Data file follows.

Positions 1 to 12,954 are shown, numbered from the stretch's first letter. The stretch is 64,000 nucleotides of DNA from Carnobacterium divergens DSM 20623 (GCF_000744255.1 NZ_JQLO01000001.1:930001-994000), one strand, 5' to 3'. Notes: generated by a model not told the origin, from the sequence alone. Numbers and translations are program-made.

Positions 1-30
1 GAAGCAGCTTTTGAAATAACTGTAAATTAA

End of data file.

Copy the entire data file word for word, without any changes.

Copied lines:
Positions 1 to 12,954 are shown, numbered from the stretch's first letter. The stretch is 64,000 nucleotides of DNA from Carnobacterium divergens DSM 20623 (GCF_000744255.1 NZ_JQLO01000001.1:930001-994000), one strand, 5' to 3'. Notes: generated by a model not told the origin, from the sequence alone. Numbers and translations are program-made.

Positions 1-30
1 GAAGCAGCTTTTGAAATAACTGTAAATTAA